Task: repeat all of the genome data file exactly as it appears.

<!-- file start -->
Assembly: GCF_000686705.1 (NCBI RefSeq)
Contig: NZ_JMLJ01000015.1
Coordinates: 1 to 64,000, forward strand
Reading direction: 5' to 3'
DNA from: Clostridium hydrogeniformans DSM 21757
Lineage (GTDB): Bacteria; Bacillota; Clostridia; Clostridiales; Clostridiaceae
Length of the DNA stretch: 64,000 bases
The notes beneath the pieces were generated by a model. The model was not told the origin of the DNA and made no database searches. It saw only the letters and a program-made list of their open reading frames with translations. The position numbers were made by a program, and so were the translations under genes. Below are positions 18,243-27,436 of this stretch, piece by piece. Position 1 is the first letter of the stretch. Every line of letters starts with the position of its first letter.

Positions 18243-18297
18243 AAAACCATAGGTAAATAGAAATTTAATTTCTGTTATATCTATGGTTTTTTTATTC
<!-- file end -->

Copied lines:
Assembly: GCF_000686705.1 (NCBI RefSeq)
Contig: NZ_JMLJ01000015.1
Coordinates: 1 to 64,000, forward strand
Reading direction: 5' to 3'
DNA from: Clostridium hydrogeniformans DSM 21757
Lineage (GTDB): Bacteria; Bacillota; Clostridia; Clostridiales; Clostridiaceae
Length of the DNA stretch: 64,000 bases
The notes beneath the pieces were generated by a model. The model was not told the origin of the DNA and made no database searches. It saw only the letters and a program-made list of their open reading frames with translations. The position numbers were made by a program, and so were the translations under genes. Below are positions 18,243-27,436 of this stretch, piece by piece. Position 1 is the first letter of the stretch. Every line of letters starts with the position of its first letter.

Positions 18243-18297
18243 AAAACCATAGGTAAATAGAAATTTAATTTCTGTTATATCTATGGTTTTTTTATTC